How to Write a Complaint Letter About an Attorney

By Beverly Bird - Updated December 15, 2018
Business woman with pen writing on notebook in vibrant lighting

Lawyers have received something of a bum rap, dating all the way back to the Middle Ages. However, when you need one, your lawyer can be your best friend, the sole force standing between you and disaster. The bad news is that not all are up to the job, if only because they’re human, and humans are prone to error. If your attorney fails you, it’s natural that you’d want to complain to someone – and you can under some circumstances.

Tip

To write a complaint letter about an attorney, you can simply write the attorney a letter; however, if you want to take action and prepare an official complaint letter, you'll file a grievance with the state's attorney regulatory agency where your attorney is admitted to practice. You can set forth, in writing, everything he did that you think violated the law or the Rules of Professional Responsibility.

The Nature of Your Complaint

If your complaint with your lawyer involves a personality conflict, you may not get very far registering an official complaint about him. Even if you’re dissatisfied with the way he handled your case because you ultimately lost, complaining probably won’t do you any good unless he did something ethically or legally wrong. Most states have Rules of Professional Conduct or Rules of Professional Responsibility by which attorneys must abide, so if you’re unsure, access the ones for your jurisdiction to find out whether your lawyer’s mistake actually qualifies as misconduct.

What to Say in Your Complaint

Assuming your problem with your attorney rises to the level of misconduct, your state may or may not have a form available for you to fill out. If one isn’t available, you can write a letter, which you might elect to do anyway so you have more space to clearly explain your allegations. List the facts of her transgression, attaching proof if you have any. Cite the Rule of Professional Conduct that you believe your lawyer broke. If you have witnesses, name them and give contact information for them. You’ll have to sign the letter and include contact information for yourself as well, since most states will not allow you to make complaints anonymously.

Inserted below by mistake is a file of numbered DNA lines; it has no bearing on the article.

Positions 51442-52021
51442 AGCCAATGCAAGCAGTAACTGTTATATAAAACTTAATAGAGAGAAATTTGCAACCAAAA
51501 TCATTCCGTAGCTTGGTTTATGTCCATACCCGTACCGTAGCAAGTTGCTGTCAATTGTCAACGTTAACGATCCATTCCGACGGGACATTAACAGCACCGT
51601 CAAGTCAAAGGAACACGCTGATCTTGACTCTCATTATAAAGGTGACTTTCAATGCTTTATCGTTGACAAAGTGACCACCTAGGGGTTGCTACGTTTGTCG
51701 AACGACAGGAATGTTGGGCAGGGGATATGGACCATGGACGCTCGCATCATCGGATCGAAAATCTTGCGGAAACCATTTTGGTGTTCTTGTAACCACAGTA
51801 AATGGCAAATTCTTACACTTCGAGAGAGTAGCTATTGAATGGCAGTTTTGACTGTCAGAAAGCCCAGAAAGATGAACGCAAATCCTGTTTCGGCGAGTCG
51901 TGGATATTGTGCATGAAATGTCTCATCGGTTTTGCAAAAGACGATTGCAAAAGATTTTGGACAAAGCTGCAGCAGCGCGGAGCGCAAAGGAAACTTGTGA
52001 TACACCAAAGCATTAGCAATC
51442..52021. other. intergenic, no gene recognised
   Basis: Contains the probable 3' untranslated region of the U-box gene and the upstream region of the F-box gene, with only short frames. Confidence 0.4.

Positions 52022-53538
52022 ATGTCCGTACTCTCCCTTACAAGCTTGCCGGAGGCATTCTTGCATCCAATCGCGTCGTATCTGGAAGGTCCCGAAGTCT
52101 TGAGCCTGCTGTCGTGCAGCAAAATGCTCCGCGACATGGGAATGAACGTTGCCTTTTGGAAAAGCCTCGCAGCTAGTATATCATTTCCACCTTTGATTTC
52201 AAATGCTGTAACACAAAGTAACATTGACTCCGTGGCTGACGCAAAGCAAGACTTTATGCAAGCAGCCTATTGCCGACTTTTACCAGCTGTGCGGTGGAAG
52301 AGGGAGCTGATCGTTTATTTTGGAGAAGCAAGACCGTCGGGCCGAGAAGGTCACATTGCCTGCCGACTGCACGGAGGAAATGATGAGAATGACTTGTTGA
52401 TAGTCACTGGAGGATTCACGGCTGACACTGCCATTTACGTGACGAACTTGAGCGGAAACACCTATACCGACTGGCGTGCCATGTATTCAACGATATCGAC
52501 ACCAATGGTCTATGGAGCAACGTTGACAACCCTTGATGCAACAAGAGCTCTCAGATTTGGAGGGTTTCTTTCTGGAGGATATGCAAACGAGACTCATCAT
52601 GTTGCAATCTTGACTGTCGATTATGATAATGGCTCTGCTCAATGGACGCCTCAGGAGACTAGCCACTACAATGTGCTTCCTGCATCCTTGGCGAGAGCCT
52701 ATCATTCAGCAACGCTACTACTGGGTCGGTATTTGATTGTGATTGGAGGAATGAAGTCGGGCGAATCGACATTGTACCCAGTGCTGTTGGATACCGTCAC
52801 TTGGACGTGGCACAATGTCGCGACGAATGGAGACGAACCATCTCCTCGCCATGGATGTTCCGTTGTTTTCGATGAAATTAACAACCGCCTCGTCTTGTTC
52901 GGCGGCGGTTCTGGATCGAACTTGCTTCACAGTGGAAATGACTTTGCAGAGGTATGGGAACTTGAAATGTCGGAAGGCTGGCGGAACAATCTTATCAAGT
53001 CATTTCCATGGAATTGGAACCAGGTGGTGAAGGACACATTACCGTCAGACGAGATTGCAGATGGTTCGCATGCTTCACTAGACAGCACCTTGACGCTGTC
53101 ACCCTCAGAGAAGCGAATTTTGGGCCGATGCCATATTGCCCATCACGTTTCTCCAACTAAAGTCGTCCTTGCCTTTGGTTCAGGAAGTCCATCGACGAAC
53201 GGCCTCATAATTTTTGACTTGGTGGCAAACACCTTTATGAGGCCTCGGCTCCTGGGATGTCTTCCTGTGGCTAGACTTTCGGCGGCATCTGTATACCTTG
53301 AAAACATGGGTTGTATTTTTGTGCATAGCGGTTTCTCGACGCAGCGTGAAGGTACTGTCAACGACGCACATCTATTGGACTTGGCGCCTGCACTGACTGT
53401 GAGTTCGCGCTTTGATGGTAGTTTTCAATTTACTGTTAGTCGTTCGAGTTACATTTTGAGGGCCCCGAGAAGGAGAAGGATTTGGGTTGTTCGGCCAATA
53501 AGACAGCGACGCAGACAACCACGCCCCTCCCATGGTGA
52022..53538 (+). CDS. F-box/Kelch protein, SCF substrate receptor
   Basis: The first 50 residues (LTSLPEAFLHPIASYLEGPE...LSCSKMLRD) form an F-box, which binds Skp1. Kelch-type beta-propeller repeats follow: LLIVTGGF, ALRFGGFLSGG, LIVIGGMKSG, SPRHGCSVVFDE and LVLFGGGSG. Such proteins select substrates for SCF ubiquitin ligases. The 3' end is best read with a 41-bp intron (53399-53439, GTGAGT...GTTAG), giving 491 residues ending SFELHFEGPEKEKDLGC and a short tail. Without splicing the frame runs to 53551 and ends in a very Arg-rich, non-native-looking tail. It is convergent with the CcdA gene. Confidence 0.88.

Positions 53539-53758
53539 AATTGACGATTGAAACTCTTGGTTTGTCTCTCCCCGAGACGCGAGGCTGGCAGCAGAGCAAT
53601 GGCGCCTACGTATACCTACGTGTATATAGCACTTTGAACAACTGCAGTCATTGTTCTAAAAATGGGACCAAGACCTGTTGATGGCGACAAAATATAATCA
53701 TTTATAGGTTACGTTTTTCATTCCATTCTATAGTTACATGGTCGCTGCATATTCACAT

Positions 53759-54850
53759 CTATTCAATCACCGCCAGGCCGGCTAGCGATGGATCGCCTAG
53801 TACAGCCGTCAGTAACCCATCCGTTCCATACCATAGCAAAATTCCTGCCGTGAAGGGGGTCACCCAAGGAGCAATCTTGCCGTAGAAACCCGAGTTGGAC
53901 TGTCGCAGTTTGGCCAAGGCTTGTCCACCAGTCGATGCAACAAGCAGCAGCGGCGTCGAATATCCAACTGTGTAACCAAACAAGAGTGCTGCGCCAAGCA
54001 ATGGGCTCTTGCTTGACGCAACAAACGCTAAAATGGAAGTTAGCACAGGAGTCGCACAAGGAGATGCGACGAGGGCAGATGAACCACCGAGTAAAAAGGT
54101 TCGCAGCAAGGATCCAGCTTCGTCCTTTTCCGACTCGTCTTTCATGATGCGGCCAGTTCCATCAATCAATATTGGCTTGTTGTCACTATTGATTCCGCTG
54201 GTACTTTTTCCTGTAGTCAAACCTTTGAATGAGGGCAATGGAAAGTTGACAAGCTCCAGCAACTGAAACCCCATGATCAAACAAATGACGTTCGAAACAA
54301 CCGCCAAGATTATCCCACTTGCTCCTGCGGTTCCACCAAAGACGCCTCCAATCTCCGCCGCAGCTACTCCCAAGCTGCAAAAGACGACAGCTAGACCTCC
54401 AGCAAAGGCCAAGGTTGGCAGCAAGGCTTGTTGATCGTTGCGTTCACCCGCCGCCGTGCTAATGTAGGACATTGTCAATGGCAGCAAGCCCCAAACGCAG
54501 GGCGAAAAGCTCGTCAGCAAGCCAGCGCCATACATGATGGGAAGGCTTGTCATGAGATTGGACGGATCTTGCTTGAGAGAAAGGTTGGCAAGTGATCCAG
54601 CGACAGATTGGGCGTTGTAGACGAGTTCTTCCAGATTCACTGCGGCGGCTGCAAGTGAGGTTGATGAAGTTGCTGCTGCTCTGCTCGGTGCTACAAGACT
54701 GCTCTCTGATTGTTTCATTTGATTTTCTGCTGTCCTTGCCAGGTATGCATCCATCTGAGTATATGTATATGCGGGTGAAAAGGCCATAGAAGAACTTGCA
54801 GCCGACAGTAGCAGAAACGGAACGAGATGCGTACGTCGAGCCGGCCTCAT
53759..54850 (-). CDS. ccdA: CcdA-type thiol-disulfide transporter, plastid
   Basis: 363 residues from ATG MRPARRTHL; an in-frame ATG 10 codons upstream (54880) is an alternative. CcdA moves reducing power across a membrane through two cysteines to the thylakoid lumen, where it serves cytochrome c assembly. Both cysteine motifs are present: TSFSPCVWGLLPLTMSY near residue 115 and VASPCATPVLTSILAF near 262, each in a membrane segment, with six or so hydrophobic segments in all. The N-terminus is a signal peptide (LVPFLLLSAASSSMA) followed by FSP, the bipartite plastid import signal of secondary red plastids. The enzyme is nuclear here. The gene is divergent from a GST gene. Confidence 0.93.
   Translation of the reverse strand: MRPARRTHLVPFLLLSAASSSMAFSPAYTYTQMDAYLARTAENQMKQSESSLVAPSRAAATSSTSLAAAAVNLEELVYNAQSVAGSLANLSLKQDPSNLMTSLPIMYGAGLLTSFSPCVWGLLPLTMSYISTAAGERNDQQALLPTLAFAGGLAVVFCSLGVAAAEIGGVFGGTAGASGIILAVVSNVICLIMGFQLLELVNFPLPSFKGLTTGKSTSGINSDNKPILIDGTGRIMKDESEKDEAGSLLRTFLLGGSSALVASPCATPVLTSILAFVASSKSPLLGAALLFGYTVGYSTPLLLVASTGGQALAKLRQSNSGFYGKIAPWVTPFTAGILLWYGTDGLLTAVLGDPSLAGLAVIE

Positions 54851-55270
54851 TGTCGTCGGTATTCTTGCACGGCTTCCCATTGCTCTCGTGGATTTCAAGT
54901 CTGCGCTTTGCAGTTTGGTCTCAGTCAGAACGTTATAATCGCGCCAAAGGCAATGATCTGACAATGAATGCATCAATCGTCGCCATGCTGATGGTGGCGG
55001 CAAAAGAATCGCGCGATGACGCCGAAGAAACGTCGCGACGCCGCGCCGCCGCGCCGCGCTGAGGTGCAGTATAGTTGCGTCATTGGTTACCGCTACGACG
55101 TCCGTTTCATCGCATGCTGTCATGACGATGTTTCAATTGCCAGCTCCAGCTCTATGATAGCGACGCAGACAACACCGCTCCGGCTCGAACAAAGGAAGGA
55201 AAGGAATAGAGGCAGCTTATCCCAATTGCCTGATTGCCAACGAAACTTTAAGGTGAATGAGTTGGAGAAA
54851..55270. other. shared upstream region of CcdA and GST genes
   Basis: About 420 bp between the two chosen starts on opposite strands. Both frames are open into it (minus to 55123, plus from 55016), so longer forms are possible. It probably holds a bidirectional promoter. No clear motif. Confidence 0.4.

Where to Make a Complaint

Exactly to whom you should submit your complaint varies by jurisdiction, but you can check your state’s website or call the state bar association to find out. New York has grievance committees assigned to each court district, but in California, you would go to the state bar. In New Jersey, the Supreme Court’s Office of Attorney Ethics handles complaints through district ethics committees situated around the state.

Attorney Fee Disputes

If your complaint concerns your attorney’s bill for services, you may have another option. Some states have fee dispute resolution programs. In New York, if your complaint is of this nature, the grievance committee will most likely send your matter to the program to resolve the dispute rather than investigate. You can also file a complaint with the program directly. New Jersey has fee arbitration committees. You and your attorney can appear before the committee and work out a resolution.

What Happens Next

If your state’s grievance committee or ethics committee agrees that you have a legitimate complaint and finds that the lawyer committed some wrongdoing, he may receive a written warning or, in extremely serious cases, be suspended or disbarred, which means he'd be prohibited from practicing law in the state, either for a set period of time or forever. In all likelihood, none of this will happen based on your letter alone, however. Most states will conduct an investigation into your charges after receiving your letter. If you don’t have a reasonable complaint, you’ll probably receive a letter or notice stating that the committee is not going to investigate your charge.

About the Author

Beverly Bird is a practicing paralegal who has been writing professionally on legal subjects for over 30 years. She specializes in family law and estate law and has mediated family custody issues.

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